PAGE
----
Creativity as a Resource for Change

Creativity is part of our humanity. It strengthens our resilience, brings joy, gives meaning, and helps us find new ideas and connections. Yet even the thought of creativity can be triggering and polarizing. For some of us, it brings back childhood memories of school, family, or church when we felt embarrassed or ashamed that we couldn’t carry a tune, draw a straight line, or think out of the box, and that meant turning away from our potential. For others of us, creative spaces felt like the only places where we could be ourselves, and that restricted access to a feeling of belonging in the community. And then some of us may fall somewhere in between these two poles or have other feelings. Regardless, when we think of creativity, we’ve likely formed judgments like can and can’t, dull and brilliant, sane and crazy, uptight and eccentric, or serious and frivolous. We probably feel shut off in one way or another. 

I had some access to the arts in school, and teachers encouraged me, but my family home wasn’t where I could develop my creative potential. Not surprisingly, as an adult, I’ve mostly turned away from or ignored my longings. When I think of the word creativity, I feel inspired, and I also feel thwarted and regretful. For me, the past painful and eventful pandemic year has awakened my neglected creative self. The disruption of my usual rat race allowed me to feel into what I want to do with my life and provided space for creative thinking and expression. The bittersweet feelings I have around creativity based on my own life story inspire me as an activist for all of us to reclaim our creative capacity. I know that creativity is a resource for well-being and change both personally and societally.  

The mission of Karuna Training and Contemplative Psychology is to align with our open hearts and minds to awaken our inherent wisdom and potential. 

We are currently offering introductory programs that provide an experiential taste of the two-year Karuna Training course that will start again next fall. The training is multifaceted, and the learning occurs in different modalities. The seminars and retreats include teachings and discussion, small and large group work, guided meditations, movement, and personal projects. The training also includes periods of creative play and expression. When I recall the many and varied Karuna situations I’ve been part of, there have been many times when students happily surprised themselves with their confidence and ease in natural expression arising in training exercises, free time during retreats, and projects. I recall the quiet space for people to feel what they feel. And I also remember laughing, crying, singing, joking, dancing, writing, journaling, collaging, photography, films, painting, collages, and clay.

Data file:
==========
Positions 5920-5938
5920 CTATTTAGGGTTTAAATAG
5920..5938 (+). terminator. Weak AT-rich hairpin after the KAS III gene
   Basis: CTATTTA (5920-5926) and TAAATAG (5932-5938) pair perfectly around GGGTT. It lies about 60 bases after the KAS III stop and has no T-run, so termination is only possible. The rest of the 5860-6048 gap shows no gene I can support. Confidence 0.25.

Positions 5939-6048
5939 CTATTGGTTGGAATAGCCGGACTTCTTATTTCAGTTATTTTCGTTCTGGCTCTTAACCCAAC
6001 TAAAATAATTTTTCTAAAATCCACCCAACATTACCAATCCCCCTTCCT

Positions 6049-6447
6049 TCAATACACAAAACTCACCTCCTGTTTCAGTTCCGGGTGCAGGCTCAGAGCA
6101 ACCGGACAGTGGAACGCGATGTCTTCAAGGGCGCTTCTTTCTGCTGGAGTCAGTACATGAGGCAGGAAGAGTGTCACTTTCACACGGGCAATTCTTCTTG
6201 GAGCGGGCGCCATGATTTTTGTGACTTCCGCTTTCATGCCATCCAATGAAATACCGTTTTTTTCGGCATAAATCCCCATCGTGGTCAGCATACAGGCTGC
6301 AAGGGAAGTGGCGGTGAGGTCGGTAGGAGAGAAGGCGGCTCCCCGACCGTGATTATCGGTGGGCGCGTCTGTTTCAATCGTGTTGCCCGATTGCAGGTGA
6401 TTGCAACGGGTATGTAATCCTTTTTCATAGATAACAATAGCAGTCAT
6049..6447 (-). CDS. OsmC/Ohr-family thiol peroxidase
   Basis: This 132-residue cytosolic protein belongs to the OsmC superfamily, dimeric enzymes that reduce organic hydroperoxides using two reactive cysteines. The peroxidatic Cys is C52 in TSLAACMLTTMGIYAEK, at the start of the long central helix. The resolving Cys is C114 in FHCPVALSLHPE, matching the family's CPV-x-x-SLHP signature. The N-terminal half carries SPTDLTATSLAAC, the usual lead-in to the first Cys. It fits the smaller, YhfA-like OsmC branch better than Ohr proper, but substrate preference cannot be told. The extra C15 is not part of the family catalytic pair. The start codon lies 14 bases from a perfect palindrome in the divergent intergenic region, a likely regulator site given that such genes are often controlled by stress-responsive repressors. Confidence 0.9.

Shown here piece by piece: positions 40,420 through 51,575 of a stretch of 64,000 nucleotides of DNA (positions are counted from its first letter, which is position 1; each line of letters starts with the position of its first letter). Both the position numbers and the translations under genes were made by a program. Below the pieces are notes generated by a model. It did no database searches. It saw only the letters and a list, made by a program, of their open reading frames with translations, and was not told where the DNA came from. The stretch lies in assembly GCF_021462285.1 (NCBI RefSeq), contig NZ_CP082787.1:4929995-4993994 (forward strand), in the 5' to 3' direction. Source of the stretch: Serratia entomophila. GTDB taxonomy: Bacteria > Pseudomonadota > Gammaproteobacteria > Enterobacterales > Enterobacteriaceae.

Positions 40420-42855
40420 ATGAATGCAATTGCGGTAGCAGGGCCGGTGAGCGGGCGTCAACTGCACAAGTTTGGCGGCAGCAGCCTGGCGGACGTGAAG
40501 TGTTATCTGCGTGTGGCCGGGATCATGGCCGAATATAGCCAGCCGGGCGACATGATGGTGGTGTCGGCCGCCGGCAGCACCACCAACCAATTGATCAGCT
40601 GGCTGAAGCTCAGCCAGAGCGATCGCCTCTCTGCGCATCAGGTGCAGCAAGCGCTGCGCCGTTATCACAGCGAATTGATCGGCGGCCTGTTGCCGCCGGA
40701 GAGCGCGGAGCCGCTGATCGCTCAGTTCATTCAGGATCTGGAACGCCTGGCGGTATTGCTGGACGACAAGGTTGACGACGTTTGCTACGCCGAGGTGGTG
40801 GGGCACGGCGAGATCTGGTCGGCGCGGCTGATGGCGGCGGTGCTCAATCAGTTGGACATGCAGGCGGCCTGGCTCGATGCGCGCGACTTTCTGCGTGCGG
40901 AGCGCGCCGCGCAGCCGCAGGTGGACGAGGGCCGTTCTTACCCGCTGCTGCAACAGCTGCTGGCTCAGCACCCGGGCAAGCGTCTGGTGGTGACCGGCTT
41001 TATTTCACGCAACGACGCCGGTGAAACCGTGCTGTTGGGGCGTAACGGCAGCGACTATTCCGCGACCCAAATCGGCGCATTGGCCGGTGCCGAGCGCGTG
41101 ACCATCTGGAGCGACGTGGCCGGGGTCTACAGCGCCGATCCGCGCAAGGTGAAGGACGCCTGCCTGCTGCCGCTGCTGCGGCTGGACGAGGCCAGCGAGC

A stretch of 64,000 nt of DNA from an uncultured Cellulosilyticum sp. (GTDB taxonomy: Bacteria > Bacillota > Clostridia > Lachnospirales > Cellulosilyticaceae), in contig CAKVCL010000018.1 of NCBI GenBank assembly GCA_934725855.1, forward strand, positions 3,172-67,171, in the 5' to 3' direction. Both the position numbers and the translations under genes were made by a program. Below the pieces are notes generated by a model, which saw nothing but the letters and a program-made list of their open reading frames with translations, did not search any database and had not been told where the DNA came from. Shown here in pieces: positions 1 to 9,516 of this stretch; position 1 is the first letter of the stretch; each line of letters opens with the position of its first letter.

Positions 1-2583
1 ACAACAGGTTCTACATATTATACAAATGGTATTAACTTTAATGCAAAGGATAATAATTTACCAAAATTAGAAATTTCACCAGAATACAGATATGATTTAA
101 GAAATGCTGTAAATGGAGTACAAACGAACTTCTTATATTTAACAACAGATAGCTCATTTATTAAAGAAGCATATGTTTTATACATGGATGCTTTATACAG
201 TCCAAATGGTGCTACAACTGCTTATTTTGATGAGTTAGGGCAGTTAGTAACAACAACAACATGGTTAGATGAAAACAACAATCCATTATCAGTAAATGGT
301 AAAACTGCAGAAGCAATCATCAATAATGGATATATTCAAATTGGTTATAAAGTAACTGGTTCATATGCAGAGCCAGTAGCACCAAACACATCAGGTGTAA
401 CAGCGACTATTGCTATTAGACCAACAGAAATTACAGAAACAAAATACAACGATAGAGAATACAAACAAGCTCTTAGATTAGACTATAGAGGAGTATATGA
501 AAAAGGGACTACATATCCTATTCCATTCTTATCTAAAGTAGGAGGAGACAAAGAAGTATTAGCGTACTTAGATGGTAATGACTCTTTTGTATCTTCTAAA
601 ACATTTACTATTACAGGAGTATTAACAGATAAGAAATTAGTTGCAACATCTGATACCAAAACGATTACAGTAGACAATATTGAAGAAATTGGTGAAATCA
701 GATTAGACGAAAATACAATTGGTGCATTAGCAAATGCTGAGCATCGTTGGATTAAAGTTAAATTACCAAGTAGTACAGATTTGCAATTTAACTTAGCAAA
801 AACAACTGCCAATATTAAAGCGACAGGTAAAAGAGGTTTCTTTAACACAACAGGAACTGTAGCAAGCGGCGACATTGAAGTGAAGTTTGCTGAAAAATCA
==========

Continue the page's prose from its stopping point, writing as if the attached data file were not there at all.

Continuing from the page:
In Karuna, we aspire to create a safe and supportive environment, a community where we are not afraid to be who we are and where we can dare to tell the truth and manifest our longings. The healing journey of opening up to aspects of ourselves is opening to our bright light that may have been hidden.  

Central to the curriculum of Karuna Training is attuning to and deepening into the wisdom of the five elements in week-long programs at rural retreat centers. These programs train in accessing cross-cultural experiential knowledge of earth, water, fire, wind, and space. The retreats include contemplative and community activities that heighten each element’s experience, and ‘aimless wandering,’ walking, and opening one’s senses to immediate perceptions. Attuning to the five elements, aimless wandering, and noticing perceptions help Kaurna trainees open to self-existing creativity. 

Everyday creativity is available to all of us. It opens us to ourselves, to each other, and to change. I will be discussing this at our next Karuna Live! Creativity as a Resource for Change on Saturday, June 5th at 2 pm Pacific /3 pm Mountain /4 pm Central / 5 pm Eastern, and I hope to see you there. Till then, I will leave you with these cues for everyday creativity:  

Be mindful – Try meditation, be present with your experience as it’s unfolding now. 

Don’t know – Be open and curious, don’t be a know it all

Awaken your senses – Smell, taste, touch, sound, and sight are gates to the vividness of now 

Open to messages – Helpful information is coming to you from unexpected places  

Un-schedule – Leave open time just to be

Take a walk – Feel your body, move through space, see what’s happening outside.  

Do what you like – Let your affinities guide you    

Try something new – Try anything, especially something you’re not good at 

Work within a constraint – Make something using what’s available, recycled materials, or found things  

Feel what you feel – Notice feeling or numbness, scan your body sensations 

Enjoy life – Be open to beauty

Have a good laugh – Reclaim your sense of humor 

Sleep on it – Let problems solve themselves while you sleep 

Dream on it – Notice and jot down your dreams when you wake 

Article written by Melissa Moore

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